“If you look at global trade, the fastest growing global trade is South-South trade. Earlier on it was between emerging markets and developed countries, or between developed countries themselves. Africa is a big beneficiary of what we’re talking about. Take Africa-China trade: last year, it was over 200 billion dollars. If you go back 12 years, it was eight billion dollars. This is phenomenal,” Viswanathan Shankar, group executive director & CEO of Europe, Middle East, Africa and Americas at Standard Chartered Bank, told CNBC Africa.
“Even the Indian trade has grown 10 times over the last 10 years. It is not just trade, it’s also investment coming in. It’s across sectors. It’s across petrochemicals, resources. You’ve seen agriculture investments in Ethiopia by Chinese companies, Indian companies coming into the mobile telephony space [such as] Bharti Airtel buying Zain, also Middle Eastern interest in ports . This is great.”
(READ MORE: China-Africa trade now 200 times more than in 1960)
Shankar added that Africa has the highest potential when compared to the Middle East and Europe, and the continent also happens to produce the highest growth rate for Standard Chartered Bank.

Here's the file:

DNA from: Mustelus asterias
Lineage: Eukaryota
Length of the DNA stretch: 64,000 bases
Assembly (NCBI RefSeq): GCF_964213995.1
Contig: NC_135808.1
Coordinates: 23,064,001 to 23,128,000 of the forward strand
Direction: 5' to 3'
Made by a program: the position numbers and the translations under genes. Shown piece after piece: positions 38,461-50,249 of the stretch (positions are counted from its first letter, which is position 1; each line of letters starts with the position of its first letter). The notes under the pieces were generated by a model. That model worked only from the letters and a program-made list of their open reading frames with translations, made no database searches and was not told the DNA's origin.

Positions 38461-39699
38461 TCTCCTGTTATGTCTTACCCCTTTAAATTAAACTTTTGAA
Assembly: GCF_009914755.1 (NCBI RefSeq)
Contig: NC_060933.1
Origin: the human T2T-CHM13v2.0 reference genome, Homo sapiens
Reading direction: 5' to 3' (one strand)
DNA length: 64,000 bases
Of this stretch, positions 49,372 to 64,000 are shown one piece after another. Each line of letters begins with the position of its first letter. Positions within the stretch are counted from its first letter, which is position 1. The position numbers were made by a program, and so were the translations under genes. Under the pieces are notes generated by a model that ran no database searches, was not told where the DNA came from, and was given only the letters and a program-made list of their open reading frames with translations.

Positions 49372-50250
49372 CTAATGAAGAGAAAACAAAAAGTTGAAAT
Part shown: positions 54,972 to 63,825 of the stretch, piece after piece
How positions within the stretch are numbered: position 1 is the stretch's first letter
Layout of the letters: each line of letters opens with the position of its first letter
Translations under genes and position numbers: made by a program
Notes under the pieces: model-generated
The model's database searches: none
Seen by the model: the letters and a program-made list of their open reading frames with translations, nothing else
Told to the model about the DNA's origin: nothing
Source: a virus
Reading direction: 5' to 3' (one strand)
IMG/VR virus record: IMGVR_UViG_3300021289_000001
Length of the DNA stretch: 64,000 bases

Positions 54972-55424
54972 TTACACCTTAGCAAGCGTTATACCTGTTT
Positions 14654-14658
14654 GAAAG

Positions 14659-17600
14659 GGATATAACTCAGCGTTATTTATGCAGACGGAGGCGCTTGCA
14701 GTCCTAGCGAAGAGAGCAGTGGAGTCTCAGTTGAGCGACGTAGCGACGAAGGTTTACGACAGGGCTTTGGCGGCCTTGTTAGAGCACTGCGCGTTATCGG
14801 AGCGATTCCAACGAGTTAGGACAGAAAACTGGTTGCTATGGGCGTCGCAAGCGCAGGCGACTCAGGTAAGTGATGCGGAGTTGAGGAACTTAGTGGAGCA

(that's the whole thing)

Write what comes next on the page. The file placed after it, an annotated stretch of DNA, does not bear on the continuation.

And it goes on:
“Africa today is the fastest-growing region in the world save Asia, and if you exclude China from Asia, clearly Africa would be the fastest-growing continent. You’re also seeing financial deepening happening in Africa and it’s in very early stages,” Shankar explained.
“So if you went to project out 15 to 30 years, Africa is going to be the story. [If] you look at the working age population, by 2035 Africa will have more people of a working age than in either India or China.”
Shankar added that 60 per cent of the world’s uncultivated arable land is in Africa, highlighting the continent’s huge agriculture potential.
There is however an equally large requirement for infrastructure which, according to Shankar, amounts to 100 billion dollars needed per annum. Foreign direct investment in the continent is nevertheless growing across the board and continues to thrive.
(READ MORE: African leaders take on a proactive approach to intra-Africa trade)
“I think people are realising at the one side, yes, Africa is a collection of countries, it’s not a country. There is also a realisation that in order to have scale in Africa, you need to be at least regional if not pan-African. With the formation of regional alliances, there is a common market developing over a period of time. It’s still early stages.”